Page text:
Uniprocessor Schedulability Test and Scheduler for Industrial Robotic Manufacturing

Technology #15539-15540

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Professor Julie Shah
Department of Aeronautics and Astronautics
External Link (people.csail.mit.edu)
Matthew Gombolay
MIT Lincoln Laboratories
Managed By
Daniel Dardani
MIT Technology Licensing Officer
Patent Protection

Uniprocessor schedulability testing for non-preemptive task sets

US Patent Pending 2013-0290970
A Uniprocessor Scheduling Policy for Non-Preemptive Task Sets with Precedence and Temporal Constraints
Infotech@ Aerospace, 2012, p. 2431


This scheduling solution is designed to achieve high-quality sequencing of human and robotic workers in a myriad of industry applications including engineering, aerospace and commercial manufacturing.

Problem Addressed

Industrial robots can provide significant flexibility in manufacturing operations compared to the current state-of-the-art large, gantry-style automated solutions. Harnessing the full capability of these robotic systems requires coordinating work-sharing and scheduling among multiple human workers and robots to achieve safety and high productivity despite inevitable disturbances due to robot servicing and other unanticipated delays in the build process. The Inventors have developed a solution for flexible work sequencing and scheduling (WSS) capable of automatically rescheduling a robot’s action sequence to adapt to changes in a work plan, while guaranteeing hard scheduling deadlines are met.


This computationally efficient approach for performing factory-relevant scheduling relies on modeling the robotic and human workers in the system as processors within a computer. The build piece (e.g. the part currently being worked on) is modeled as a shared memory resource that the “processors” (human and robotic workers) must coordinate to access. The full solution to the multi-robot coordination problem relies on the efficient solution to this single robot scheduling problem.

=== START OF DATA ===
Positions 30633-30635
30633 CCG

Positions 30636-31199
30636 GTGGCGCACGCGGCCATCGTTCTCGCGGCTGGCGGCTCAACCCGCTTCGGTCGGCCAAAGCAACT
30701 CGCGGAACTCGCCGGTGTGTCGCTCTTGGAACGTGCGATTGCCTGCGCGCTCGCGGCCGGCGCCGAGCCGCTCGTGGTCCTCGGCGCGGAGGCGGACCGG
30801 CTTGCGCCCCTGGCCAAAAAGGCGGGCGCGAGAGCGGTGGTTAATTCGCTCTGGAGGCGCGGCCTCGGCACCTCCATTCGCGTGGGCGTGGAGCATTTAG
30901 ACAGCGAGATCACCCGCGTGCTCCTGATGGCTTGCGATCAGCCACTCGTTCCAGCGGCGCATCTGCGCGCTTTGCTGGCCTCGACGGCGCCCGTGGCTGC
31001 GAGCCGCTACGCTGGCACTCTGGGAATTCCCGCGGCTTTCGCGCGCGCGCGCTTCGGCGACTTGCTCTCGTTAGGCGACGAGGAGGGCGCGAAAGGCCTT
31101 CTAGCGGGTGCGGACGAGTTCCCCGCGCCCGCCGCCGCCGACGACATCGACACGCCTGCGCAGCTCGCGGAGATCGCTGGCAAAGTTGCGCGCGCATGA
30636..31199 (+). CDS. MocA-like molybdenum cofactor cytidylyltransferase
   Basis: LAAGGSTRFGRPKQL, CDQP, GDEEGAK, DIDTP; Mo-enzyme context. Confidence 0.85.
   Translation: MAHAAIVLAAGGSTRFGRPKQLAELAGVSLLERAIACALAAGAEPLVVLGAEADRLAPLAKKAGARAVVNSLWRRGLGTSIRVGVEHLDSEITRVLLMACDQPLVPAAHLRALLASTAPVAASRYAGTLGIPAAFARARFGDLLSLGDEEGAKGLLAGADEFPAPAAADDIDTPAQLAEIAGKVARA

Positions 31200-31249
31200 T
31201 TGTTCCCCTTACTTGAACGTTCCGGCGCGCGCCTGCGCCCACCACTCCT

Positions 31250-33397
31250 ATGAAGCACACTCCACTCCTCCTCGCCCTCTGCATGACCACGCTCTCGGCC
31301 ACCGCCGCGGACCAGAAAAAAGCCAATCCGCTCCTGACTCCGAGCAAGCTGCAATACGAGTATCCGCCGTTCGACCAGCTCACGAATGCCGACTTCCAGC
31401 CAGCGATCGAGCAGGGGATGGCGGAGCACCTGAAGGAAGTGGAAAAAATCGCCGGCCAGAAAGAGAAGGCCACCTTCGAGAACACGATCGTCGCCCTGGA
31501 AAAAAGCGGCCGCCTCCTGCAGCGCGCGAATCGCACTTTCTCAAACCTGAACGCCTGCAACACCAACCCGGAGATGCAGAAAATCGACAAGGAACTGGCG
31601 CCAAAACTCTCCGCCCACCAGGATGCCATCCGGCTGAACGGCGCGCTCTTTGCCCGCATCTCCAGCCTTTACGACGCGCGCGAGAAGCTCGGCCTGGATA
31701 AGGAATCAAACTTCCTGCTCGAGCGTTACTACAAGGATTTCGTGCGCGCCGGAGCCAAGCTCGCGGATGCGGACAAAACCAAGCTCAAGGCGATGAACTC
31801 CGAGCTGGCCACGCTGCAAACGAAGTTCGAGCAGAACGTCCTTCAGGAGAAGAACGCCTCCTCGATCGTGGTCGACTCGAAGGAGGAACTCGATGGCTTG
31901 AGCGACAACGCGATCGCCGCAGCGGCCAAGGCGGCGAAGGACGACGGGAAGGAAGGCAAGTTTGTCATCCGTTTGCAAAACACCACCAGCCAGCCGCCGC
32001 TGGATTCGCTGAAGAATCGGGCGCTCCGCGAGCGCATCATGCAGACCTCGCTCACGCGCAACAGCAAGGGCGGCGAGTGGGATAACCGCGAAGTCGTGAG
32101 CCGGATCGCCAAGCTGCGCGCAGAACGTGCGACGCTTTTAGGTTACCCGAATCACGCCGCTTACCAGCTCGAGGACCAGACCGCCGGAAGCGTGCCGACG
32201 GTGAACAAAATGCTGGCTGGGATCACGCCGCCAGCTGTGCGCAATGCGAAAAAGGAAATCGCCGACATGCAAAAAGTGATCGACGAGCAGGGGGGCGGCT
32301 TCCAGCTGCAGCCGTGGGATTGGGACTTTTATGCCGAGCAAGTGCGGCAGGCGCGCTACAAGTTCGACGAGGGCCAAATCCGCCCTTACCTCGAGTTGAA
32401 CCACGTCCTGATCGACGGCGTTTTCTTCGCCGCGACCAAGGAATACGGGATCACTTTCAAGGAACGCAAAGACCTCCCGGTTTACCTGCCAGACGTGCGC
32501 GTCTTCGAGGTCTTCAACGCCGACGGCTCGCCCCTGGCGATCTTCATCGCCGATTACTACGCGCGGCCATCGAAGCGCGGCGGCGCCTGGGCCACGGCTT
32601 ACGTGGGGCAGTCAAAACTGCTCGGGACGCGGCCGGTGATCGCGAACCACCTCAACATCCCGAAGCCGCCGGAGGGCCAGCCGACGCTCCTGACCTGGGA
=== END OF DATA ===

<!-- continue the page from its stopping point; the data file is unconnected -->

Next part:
Assembly tasks are related through precedence constraints, where tasks must be completed within a given time window, and wait constraints, where a given task must be started a minimum time t after a previous task ends. A check is performed to determine whether deadline constraints are temporally consistent with the task costs, wait constraints, and network structure, and whether a task set can be executed in parallel with a set of currently executing deadline constraints. Once it is established that these task sets are “well-formed” according to these composability rules, a sufficient schedulability criteria is computed in polynomial time. The Inventors provide an Earliest Deadline First (EDF)-based scheduling strategy for task sets that meet this schedulability criteria, a method shown to be optimal for uniprocessor environments.


  • Approach is far more efficient and scalable than previous state-of-the-art scheduling solutions which can take up to hours to compute a feasible schedule
  • Flexible scheduling adapts to changes in the work plan while still meeting hard deadlines
  • Schedulability criteria is tight and informative for real-world structured problems.